DOGWOOD: One of the showiest of our spring flowering trees, the Dogwood, has been the victim of a fungal blight called anthracnose that has been causing die off throughout its range. When Dogwoods first open what may be thought of as petals are actually "bracts". The bracts act like the flower’s winter jacket protecting the flower from our harsh winters. Instead of the bracts falling off when the flowers start to swell, they mutate into petaloid structures reminiscent of petals that attract early season pollinators.The issue that is occurring with the North American Dogwood is that the anthracnose causes a circulatory shutdown, killing off the tree branch by branch. Fortunately, there are resistant forms being introduced and available at the Nursery. The best way to prevent the disease is to plant the Dogwood in part day shade and give it additional water in the dry, hot months of summer.  

DOGWOOD, Cornus florida, bracts surrounding central flower

MAGNOLIA SOULANGEANA: This exotic hybrid selection of Magnolia Soulangeana, called “Elizabeth”,  has exceptional, luminous yellow flowers. The Magnolia is practically a living fossil. It was one of the first of the Angiosperms (flowering plants) to evolve. Science knows this because of the spirally arranged flower parts and there are fossils to confirm it.



HORNBEAM: Another old-timer on the evolutionary scale is the Hornbeam, Carpinus betulus. The ‘betulus’ of its name indicates that it is similar to a Birch, seemingly in regards to it's flowers. The catkins are characteristic of wind pollinated trees and shrubs that include a wide range of mostly nut-bearing plants. They serve as examples of the evolutional transition from the earliest plants, Gymnosperms (naked seed, or the cone bearing trees like pines) to the later, more highly evolved, Angiosperms (meaning enclosed seed) or fruit bearing plants.

HORNBEAM, Carpinus betulus

HAZELNUT: Another example of a catkin flowered nut, the Hazelnut, Corylus avellana, “Harry Lauder’s Walking Stick”  has its own special decorative character.

HAZELNUT, Corylus avellana, “Harry Lauder’s Walking Stick”

REDBUD: Just coming into flower is the decorative beauty Redbud, Cercis canadensis. It will fully play out its flowering cycle before it starts to set its leaves. The leaves are somewhat heart shaped and have a beauty all their own. 

REDBUD, Cercis canadensis

This weeping form of Redbud, may be the variety “Lavender Twist”, but there are several named forms with slightly different leaf and flower color.

REDBUD, Cercis canadensis Pendula “Lavender Twist”

VIBURNUM: Another early spring beauty is Viburnum x burkwoodii which is from a group of Viburnums called Korean Spice or Snowball Viburnum. Burkwood Viburnum grows quite large, under ideal conditions 10’ x 10’, and has an insanely delicious fragrance in late April-early May.

VIBURNUM, Viburnum x burkwoodii

VIBURNUM, Viburnum x burkwoodii

ABELIA MOSANENSIS: Another fantastic fragrant spring bloomer is Abelia mosanensis. It's a relative of the later flowering Abelia grandiflora that we use a lot here on the Island because of its stately form and glossy, nearly evergreen foliage. Unlike A. grandiflora, this plant can get quite large but its easy to keep trimmed if you cut it back just as its finishing its flowering. The fragrance is one you’ll never forget and would serve well for summer screening being nearly carefree and very fast growing.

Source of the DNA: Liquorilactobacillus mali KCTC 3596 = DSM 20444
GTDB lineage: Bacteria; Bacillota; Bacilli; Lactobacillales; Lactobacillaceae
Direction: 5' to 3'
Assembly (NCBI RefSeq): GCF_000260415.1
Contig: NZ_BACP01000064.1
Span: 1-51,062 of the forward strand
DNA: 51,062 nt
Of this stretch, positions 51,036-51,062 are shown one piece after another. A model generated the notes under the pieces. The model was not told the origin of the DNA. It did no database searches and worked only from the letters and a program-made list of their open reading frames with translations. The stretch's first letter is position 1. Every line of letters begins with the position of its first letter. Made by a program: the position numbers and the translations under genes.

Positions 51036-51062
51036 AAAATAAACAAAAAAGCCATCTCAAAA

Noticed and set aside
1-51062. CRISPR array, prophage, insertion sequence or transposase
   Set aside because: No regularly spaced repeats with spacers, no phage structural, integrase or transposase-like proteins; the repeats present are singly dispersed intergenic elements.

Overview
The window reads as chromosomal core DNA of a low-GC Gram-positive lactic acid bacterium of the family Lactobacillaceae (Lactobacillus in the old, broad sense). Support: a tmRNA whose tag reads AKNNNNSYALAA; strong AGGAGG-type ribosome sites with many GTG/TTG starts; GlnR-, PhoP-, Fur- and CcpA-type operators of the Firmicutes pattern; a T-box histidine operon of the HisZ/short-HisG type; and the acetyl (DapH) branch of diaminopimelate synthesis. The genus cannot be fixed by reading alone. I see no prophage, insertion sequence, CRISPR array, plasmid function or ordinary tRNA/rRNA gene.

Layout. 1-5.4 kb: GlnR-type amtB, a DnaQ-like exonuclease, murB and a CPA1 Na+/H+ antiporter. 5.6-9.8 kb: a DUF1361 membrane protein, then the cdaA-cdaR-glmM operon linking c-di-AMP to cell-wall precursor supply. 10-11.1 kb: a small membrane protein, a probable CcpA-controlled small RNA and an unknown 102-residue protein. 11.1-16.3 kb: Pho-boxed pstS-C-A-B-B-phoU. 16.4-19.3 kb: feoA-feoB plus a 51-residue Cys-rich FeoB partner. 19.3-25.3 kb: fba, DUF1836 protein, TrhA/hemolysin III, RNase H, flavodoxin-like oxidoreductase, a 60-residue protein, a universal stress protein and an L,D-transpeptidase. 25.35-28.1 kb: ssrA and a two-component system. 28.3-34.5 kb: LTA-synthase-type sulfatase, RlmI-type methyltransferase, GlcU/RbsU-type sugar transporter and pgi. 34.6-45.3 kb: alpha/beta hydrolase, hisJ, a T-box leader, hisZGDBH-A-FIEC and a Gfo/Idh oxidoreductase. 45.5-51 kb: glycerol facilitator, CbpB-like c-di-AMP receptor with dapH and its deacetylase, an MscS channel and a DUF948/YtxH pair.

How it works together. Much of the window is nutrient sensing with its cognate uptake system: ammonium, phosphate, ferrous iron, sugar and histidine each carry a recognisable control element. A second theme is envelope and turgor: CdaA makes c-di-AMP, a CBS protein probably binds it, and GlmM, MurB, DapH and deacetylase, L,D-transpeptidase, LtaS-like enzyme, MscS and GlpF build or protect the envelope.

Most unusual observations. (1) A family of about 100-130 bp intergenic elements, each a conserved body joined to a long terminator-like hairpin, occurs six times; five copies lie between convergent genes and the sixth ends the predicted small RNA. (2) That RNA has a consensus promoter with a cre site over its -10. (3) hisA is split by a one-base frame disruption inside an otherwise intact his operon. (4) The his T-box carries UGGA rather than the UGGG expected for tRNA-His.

JAPANESE SNOWBELL: One of our favorite shrubs, or small tree, is Styrax japonicus, the Japanese Snowbell. A carefree plant that quickly grows 10’-15’. The flowers fully open in May and hang downward from every branch producing a brilliant display. It flowers over a long period and as they drop they are reminiscent of freshly fallen snow. A nice place to plant it is near a path so the branches have the potential to create a canopy where passerby's can appreciate it's glory and slightly sweet/woody scent from the delicate flowers.

JAPANESE SNOWBELL, Styrax japonicus

JAPANESE SNOWBELL, Styrax japonicus

JAPANESE TREE LILAC: A plant that is not used nearly enough here on the Vineyard is the Japanese Tree Lilac, Syringa reticulata. It may be over looked in the nursery but it’s far from undistinguished once it gets going. It can become a multi trunked tree up to about 40’ with beautiful, gleaming, polished bark and 12” panicles of fragrant white flowers in the summertime. It's a distant, noble cousin to the common privet and just about as hardy.

JAPANESE TREE LILAC, Syringa reticulata

JAPANESE TREE LILAC, Syringa reticulata

The list could go on and on! Here’s to hoping your spring is just as stimulating and fragrant as ours is here on Martha’s Vineyard!




We have been busy in our greenhouse planting and germinating seeds since the end of February and our cool weather vegetables packs are now ready! You can either sow your own seedlings or you can buy our packs to get a head start. We recommend planting our seedlings first and then planting a row of seeds 6-8 inches away as your second batch.

You can start planting your cool weather crops now through the end of May.  We have a fabulous selection of cool weather crops including broccoli, cabbage, kale, collards, mustards, Asian greens, Chinese cabbage, tatsoi, bok choy, spinach, lettuce, arugula, micro greens, mesclun greens. asparagus and strawberries.  Asparagus and strawberries are best planted early.


Vineyard Gardens greenhouse: Our germination process of cool weather crops.